For the sake of argument, let's assume the after-tax BAA yield is an appropriate rate to use to capitalize after-tax market earnings. In 1974 the after-tax earnings yield was 5.75% versus the after-tax BAA yield of 3.83% - assuming the market should yield the after-tax BAA yield, then one could say the 1974 market was undervalued. Today's market yields 3.88% after-tax versus an after-tax BAA yield of 3.90% - hence, one could say today's market is roughly fairly valued.

 

I say all this merely to point out that tax rates make a HUGE difference when comparing PE ratios across time periods and that investors waiting for 10X PE ratios may be waiting for a long while. I hope I am wrong though because a 10X PE market would be a dream.

 

(Excel sheet with calculations attached)

 

Link to comment
Share on other sites

BVH,  This is a repeating theme on this board.  Every few months someone argues that they are going to wait until the market retrenches to some insanely low level before they invest.  The last time we went through this was in August.  The board member who was persistent that he/she was going to wait for markets to inevitably retrench missed out on an 11% overall rally from then until now.

 

The problem with the "I am not going to invest until something specific event" is that people miss out entirely.  Go into the boards archives, back to February/March 2008 and see what people were saying and doing.  There were those then who decided they were going to wait until markets really got low while a few of us were buying hand over fist.  

 

The second part of your thesis of choosing good, cheaply valued companies, makes more sense.  In that realm you can easily find companies trading in your sub 10 PE or < 1 BV realm.  In fact I have an entire portfolio stuffed with such gems right now.

 

To counteract your Berkowitz quote I offer you one Walter Schloss who stayed in the market for over 40 years, often with more than 100 stocks at a time, and still achieved relatively consistent results of 21% annually to the general partner.

 

   

Link to comment
Share on other sites

there is nothing wrong with zero or less cash but you have to make sure the cost of financing is reasonable and you have a back-up plan so you won't get sold out of your best investment at the worst possible time. 50% down years (for the S&P) are rare - back to back 50% down years are even more rare. There is an argument for not worrying about another 50% drop so soon after a recent one and thus an argument for larger than usual leverage to ride the next bubble.

Link to comment
Share on other sites

With the best healthcare companies in the world, the whole US defense industry, a number of dominant retailers, the dominant players in the tech industry outside of AAPL, all at current FCF yields of 8-12%, along with some of the strongest and most well run insurance companies in the world around book value or less, all with strong balance sheets, many of these companies repurchasing shares or boosting dividends.... I have a hard time thinking the market is in a dangerously overvalued state here. Sure, some stocks and some areas are hot, but there are loads of out of favor companies.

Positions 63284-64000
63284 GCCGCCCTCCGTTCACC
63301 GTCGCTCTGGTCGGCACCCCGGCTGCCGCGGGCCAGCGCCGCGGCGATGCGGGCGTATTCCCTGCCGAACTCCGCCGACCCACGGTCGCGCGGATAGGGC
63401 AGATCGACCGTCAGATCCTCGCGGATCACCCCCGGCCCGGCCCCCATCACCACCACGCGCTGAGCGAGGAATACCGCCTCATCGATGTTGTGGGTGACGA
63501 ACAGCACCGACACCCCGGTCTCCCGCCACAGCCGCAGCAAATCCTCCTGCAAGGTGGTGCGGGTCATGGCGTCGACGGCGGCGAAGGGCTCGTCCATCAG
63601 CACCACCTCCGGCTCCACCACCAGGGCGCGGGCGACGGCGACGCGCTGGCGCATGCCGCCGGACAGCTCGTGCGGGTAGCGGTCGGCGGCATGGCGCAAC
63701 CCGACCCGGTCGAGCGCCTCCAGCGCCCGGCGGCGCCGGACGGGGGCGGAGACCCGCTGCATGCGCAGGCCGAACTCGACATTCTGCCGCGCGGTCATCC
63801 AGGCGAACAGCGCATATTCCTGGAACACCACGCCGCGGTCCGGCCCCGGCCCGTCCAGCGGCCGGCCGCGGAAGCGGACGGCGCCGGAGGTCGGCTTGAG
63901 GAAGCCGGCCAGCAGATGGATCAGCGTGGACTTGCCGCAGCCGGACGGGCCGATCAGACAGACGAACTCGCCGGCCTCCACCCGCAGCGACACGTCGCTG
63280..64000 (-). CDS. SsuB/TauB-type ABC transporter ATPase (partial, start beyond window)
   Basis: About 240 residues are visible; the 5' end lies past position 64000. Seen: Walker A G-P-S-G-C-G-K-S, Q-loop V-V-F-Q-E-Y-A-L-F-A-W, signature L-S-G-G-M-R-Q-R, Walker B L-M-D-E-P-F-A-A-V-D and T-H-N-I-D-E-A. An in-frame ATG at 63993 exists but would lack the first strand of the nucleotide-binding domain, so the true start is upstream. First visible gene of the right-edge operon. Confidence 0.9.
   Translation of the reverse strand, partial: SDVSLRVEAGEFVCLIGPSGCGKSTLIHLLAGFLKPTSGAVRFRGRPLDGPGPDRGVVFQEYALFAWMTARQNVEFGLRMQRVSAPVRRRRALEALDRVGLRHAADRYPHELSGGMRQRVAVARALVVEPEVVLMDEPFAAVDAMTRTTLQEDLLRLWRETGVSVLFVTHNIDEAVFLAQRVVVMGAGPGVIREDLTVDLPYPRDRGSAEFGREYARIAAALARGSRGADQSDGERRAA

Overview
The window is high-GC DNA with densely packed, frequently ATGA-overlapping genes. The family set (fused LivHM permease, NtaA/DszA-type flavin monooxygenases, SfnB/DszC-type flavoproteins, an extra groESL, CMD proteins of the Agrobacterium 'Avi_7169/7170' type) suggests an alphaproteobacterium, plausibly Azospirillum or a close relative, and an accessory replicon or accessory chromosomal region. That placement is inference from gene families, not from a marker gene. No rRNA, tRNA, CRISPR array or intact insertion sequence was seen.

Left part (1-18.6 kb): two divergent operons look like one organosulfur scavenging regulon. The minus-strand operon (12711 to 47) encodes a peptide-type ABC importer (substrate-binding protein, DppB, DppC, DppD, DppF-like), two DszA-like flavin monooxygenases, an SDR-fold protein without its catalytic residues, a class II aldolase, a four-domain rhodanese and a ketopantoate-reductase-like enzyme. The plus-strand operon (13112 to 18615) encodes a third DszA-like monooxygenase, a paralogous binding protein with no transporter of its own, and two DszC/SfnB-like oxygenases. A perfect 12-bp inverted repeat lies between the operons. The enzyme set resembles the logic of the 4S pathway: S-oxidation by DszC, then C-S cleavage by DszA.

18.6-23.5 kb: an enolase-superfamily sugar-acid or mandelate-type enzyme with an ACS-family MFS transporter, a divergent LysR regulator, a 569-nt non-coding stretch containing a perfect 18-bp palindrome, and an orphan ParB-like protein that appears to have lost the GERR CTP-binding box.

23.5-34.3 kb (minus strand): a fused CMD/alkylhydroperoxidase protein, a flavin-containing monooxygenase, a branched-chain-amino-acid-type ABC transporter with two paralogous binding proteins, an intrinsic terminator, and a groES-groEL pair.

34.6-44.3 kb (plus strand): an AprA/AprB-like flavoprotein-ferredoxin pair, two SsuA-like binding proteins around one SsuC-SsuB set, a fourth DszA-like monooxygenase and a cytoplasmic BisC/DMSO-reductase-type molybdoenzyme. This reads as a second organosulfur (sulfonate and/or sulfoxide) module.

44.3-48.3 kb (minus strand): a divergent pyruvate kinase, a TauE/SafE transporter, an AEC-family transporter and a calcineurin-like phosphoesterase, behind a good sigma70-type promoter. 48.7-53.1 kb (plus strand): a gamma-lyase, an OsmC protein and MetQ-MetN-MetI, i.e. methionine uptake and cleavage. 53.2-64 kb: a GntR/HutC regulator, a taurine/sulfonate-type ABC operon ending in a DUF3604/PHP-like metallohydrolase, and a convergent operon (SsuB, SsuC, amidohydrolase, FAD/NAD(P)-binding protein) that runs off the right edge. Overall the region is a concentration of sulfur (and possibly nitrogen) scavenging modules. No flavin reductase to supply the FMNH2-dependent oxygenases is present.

I dont mean to say we're at 1974 levels here by any stretch, but the companies we're studying seem to offer enough opportunity to make me somewhat skeptical of the idea that we should be running for the hills. Not a market call, just want to present the other side of the debate. By all means, keep some dry powder around, but market timing based on top down measures is hard (in my opinion).

 

Link to comment
Share on other sites

BVH,  This is a repeating theme on this board.  Every few months someone argues that they are going to wait until the market retrenches to some insanely low level before they invest.  The last time we went through this was in August.  The board member who was persistent that he/she was going to wait for markets to inevitably retrench missed out on an 11% overall rally from then until now.

 

The problem with the "I am not going to invest until something specific event" is that people miss out entirely.  Go into the boards archives, back to February/March 2008 and see what people were saying and doing.  There were those then who decided they were going to wait until markets really got low while a few of us were buying hand over fist.  

 

The second part of your thesis of choosing good, cheaply valued companies, makes more sense.  In that realm you can easily find companies trading in your sub 10 PE or < 1 BV realm.  In fact I have an entire portfolio stuffed with such gems right now.

 

To counteract your Berkowitz quote I offer you one Walter Schloss who stayed in the market for over 40 years, often with more than 100 stocks at a time, and still achieved relatively consistent results of 21% annually to the general partner.

 

If an investing philosophy works for me then I don't understand why that would be a problem for someone else.

 

It's my money, right?

 

Conversely, if another person has a certain strategy for wealth creation that works for them I have no business interfering with that person's decisions.